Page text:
Edie Meidav

Questions of Travel


“Parco Guell 002” by Phyrexian – Own work.

Picture“Kvinnohuvud1-hstd” by Jonas Ericsson – Own work. 

Is it better to have stayed here and thought of there, Elizabeth Bishop asks, in her 1956 poem. Take Barcelona, ever so pleasing Barcelona. Or don’t take it, not quite yet. I am still holding onto Barcelona as a possibility, because to let go of Barcelona would mean a kind of death.

On my first visit, just out of high school on a bohemian-budget ramble through France with a mostly best friend, an unlimited rail-pass trip during which we slept under rowboats and had mussels at random fisherman’s bungalows, the city was just a train station to pass through to the pulsing soundtrack of the budding self, so blind were we, seated on the ground at the Barcelona train station, picking at a stale baguette, so wrapped up in the adventure of being together, seventeen-year-olds abroad, counting coins while talking to random Scots who might as well have worn feathered hunting costumes. Using fantasies about the moment so musical they blocked most reality and even our fantasy of the one to come, we believed we had deciphered the world. My francophone friend wished to spend little time in Spain, though she made an allowance, because of her liking for the diffident heroine of The Sun Also Rises and so all too briefly, we skirted into Pamplona the day the bulls ran and then fled Spain.

​ A few years later, having received a grant leading me to Yeats in Sligo, hoping for some red before the green of that summer, I headed first to two cities in Spain: Granada and then Barcelona, and so my real entry to Barcelona involved holding a guitar a Granada gypsy’s family had sold me (another story).

Who knows what youth is really looking for? I clung to that particular determination which whispers, constantly, that adventure has an ultimate meaning, that travel works as an end and good in itself. Does later-life travel declare or undo the self in a similar way? Young travel certainly gives you wings, making you feel the potential energy of who you might become when they unfold to greater span, back on familiar ground but higher-flying, never the same.

Travel at most ages and you can find physical constraints paradoxically freeing: you have no obligation, you are free to recognize the cramping of your own mind. The peril and joy of no attachment, no one knowing where you are in a certain moment, can inspire awe, Freud’s vision of the all-swallowing libidinous oceanic. Early in that return trip to Barcelona, I swam the sea in Cadaquez, overseen by Dali’s crazy house, and had something of an epiphany a quarter-mile out, knowing I could drown and no one who cared for me would have a clue where to look, a strangely peaceful realization in that the sea’s eros and thanatos made all strivings needless: no matter the form, deliquescing algae matter or college student, I would be part of the bowlscape of sea and land, a crazed museum and the empty sky.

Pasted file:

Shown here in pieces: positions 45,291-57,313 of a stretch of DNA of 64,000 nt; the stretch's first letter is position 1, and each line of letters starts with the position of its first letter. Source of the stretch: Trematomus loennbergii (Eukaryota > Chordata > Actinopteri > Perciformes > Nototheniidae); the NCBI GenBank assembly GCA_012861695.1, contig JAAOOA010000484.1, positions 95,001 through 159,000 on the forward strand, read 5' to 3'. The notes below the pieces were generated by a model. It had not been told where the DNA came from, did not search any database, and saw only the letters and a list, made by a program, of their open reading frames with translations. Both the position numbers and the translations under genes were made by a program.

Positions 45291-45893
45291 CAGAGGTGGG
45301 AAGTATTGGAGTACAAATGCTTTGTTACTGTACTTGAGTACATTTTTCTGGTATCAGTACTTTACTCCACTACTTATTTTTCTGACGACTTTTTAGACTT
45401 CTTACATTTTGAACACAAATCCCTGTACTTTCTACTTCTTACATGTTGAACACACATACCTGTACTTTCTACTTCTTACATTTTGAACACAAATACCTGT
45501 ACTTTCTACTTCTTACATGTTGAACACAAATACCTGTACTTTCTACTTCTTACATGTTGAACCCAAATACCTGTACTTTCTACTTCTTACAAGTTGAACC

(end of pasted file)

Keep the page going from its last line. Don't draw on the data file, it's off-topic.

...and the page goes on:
Travel and you are looking out a train window at landscape you will never walk through. You wave at a beaming beautiful child with whom you will never talk. All these thanatos edges – the limitations, the temporality – tighten with the anticipatory eros of novelty, as well as, if you are on a budget, the pleasant and slightly OCD stricture of making do in a city you don’t know well.
Back in Barcelona, because of the budgeting, I found myself having coffee in a true dive on Las Ramblas, a long esplanade of mercantilist desire off which you could find the tiny winding Roman-era street of the hostel in which I was staying, a place with a pleasant, mute block-bodied proprietor never to be sighted without his broom. For whatever lucky reason, I’d been happy to score a single room in his hostel, and the proprietor and I understood each other. Though Franco had died long before, a leftover spirit of protest hovered over Barcelona, an enjoyment of freedom: surprise luxuries and messages combined like cheap strong incense everywhere in the air, in the signs proudly in Catalan as well as, back then, their translation in Spanish. If cultures have an age, the age of Barcelona was also in its early 20s. Faces turned up toward the sun like lily pads in the café at the bottom of the Plaza Catalunya from which the Rambla spilled, and people from all classes issued Catalan consonants with glee, abandoning the Spanish lisp, feeling the happy sting of brazenness.

To be in Barcelona then was not wholly unlike what it might have meant to be in East Germany a decade-plus after the wall came down, awake after a long hibernation, the seedy underground and murky edges happy to stretch out. Hence in Barcelona among the gilded street performers imitating the monuments of pre- and post-Franco, awaiting coins from the very few tourists, were the transvestites, much less architecturally perfect than they are today. Back then, was it not the case, everything was less professionalized, surgery less an option, private will triumphing less than it seems to in our celebrity-waistline moment over the collective body. The transvestite prostitutes overflowed with corseted, sloppy-belted charm.

And everything of the city showed the palimpsest of decades of bad thinking from the Franco administration, like the historic modernist building covered over with a bad façade, a garish glass-fronted neon shop selling luxury leather handbags.

A few days earlier, in a burst of optimism, I had ac